Monday, February 4, 2013
How can I make them understand?
How can I get my spouse, coworker, boss, friends, or family to understand? This is one of the most common questions I hear regarding the nature of trigeminal and glossopharyngeal nerualgias. The answer, regardless of who asks it, is the same. You cannot make someone who has not contended with this type of pain to "get it."
You can, however, ask them to accept the reality of your situation. Before we discuss that, let us talk about why we should concentrate on their acceptance rather than their understanding.
We ask the people around us to have empathy for us, to put themselves in our shoes. I ask you to do the same. Remember when you had never heard of trigeminal or glossopharyngeal neuralgia? Such pain would have sounded incredulous, and indeed it is.
In all my conversations about these cranial nerve disorders (before, during, and after my working at TNA, the Facial Pain Association) I have never told anyone about my first exposure to facial pain. I was young, in my 20's. I was eating dinner at a friend's house, hanging out in the kitchen with another guest. She explained that she had a nerve in her face that caused her horrible pain when she...
I have to use an ellipsis in the previous sentence because I cannot remember what she said after that. Although she spoke with a calm demeanor, her message terrified me. I left the kitchen, telling myself that she must be crazy. I hoped she was. To believe she might be sane meant that this horrible thing could happen to anyone, even me. I refused to entertain the possibility. But now I ask myself how many people walked away from that perfectly nice woman, leaving her alone as I did.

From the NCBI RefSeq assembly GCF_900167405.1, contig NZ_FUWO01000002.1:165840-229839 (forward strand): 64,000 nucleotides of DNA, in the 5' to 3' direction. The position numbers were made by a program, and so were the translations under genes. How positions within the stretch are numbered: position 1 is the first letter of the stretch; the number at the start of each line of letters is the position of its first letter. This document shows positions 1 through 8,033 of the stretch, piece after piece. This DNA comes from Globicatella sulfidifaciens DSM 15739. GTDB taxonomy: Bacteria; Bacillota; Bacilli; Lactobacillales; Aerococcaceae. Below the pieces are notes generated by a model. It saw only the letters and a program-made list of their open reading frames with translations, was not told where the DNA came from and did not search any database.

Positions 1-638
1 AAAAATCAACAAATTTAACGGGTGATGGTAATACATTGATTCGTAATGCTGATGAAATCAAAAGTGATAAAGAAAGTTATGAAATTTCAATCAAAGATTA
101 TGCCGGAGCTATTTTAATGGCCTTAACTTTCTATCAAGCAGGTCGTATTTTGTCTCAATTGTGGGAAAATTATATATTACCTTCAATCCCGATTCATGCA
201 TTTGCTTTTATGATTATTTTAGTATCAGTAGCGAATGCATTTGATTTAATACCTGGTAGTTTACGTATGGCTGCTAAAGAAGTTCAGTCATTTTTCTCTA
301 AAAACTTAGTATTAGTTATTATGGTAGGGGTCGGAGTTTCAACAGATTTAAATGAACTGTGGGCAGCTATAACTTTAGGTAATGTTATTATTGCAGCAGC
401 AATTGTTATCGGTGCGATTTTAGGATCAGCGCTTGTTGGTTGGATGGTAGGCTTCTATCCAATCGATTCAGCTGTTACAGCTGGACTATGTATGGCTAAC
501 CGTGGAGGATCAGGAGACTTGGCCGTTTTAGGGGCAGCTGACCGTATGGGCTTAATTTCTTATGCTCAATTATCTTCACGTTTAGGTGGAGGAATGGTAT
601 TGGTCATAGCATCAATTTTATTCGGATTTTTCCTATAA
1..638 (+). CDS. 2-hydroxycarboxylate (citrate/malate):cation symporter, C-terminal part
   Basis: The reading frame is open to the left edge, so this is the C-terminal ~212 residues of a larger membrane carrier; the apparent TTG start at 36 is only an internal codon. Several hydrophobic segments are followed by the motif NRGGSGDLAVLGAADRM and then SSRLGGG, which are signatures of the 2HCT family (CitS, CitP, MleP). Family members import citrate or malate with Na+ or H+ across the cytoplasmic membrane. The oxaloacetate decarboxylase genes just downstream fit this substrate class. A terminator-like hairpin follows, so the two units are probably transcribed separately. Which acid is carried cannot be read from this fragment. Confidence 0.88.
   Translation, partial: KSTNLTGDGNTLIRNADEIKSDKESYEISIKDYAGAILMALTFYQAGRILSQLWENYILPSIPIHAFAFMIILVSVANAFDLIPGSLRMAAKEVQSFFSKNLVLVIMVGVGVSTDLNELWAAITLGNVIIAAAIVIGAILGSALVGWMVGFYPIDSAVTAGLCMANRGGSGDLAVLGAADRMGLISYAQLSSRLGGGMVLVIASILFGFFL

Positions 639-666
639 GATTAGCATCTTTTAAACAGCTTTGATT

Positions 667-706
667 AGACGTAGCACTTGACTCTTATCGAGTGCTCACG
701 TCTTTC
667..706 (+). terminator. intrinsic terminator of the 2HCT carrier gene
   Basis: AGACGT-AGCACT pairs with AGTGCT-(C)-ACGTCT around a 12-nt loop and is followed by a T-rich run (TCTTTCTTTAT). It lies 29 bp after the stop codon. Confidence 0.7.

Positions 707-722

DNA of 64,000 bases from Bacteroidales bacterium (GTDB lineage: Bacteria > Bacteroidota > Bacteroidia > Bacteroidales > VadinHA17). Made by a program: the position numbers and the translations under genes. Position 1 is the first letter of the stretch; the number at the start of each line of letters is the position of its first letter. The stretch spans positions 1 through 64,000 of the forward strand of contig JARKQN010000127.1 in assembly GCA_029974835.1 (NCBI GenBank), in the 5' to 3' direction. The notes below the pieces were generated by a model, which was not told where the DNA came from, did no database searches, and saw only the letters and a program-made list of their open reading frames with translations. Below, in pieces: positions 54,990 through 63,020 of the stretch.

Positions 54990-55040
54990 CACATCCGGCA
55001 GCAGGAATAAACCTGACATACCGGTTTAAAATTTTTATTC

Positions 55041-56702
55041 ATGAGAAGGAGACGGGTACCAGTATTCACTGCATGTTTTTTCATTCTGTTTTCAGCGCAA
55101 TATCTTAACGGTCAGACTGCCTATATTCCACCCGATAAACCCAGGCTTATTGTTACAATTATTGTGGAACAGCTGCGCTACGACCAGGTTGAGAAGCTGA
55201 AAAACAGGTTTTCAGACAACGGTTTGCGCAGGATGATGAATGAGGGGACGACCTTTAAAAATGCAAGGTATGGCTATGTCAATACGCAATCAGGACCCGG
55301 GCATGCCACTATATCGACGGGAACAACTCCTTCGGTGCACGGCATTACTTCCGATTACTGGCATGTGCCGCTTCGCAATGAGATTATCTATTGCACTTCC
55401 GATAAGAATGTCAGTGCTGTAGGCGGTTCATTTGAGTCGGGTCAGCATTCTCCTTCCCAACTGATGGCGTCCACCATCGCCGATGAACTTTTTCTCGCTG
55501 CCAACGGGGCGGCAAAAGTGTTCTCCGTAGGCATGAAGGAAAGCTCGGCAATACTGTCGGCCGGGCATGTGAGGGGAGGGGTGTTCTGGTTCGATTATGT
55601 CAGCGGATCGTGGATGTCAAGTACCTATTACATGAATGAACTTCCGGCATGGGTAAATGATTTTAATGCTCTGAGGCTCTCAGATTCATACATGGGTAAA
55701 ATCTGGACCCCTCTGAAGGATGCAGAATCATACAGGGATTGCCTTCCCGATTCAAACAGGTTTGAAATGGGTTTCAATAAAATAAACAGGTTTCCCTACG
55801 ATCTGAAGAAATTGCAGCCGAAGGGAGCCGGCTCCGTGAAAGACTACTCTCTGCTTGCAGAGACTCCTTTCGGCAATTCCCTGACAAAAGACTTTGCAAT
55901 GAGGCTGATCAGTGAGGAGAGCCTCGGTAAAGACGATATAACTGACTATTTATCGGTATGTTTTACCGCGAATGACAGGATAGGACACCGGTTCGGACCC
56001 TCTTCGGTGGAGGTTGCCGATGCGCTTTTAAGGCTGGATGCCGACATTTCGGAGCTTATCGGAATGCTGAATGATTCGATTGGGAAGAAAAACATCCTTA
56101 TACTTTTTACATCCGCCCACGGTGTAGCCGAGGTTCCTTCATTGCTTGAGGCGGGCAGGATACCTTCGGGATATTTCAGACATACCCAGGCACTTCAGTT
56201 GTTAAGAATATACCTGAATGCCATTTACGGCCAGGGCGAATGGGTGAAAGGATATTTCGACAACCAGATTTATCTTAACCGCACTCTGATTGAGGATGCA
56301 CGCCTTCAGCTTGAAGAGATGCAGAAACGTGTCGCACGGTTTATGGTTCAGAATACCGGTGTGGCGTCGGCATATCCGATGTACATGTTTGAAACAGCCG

When we ask someone to accept our situation, we are asking them to do something easier than to understand. We apply the formula from the movie What about Bob? Baby steps, baby steps. Let us discuss some of them.
Present the individual with a concise explanation of trigeminal or glossopharygeal neuralgia, depending on which disorder(s) you have. For people who have atypical or neuropathic facial pain, find the most definitive information you can. Be selective, using information that describes your symptoms. Do not give more than a full page of text to read. Allow them time to digest it. Then expose them to factual presentations of personal experience.
Find an audiovisual presentation. These are on YouTube and other sites, such as The Facial Pain Association's. Attend a webinar or support group meeting together. If possible, go to a conference hosted by TNA, the Facial Pain Association or a similar group.
Some people will refuse to accept the plight of an individual who has facial pain, even if they love the person who has the disorder. Hardheartedness is not something we can change in another person.
Counseling, if he or she will go, can open the door for acceptance. If you pursue this route, go alone first to ensure you have an empathic counselor who will research and accept your disability. Make sure he or she knows how to pronounce it. It can provide some validity for you.
Everyone who has facial pain needs an advocate. It does not have to be someone who understands, but it must be someone who accepts.
I would like to hear from you. Please tell us what helped someone accept or understand your pain.
God bless you.
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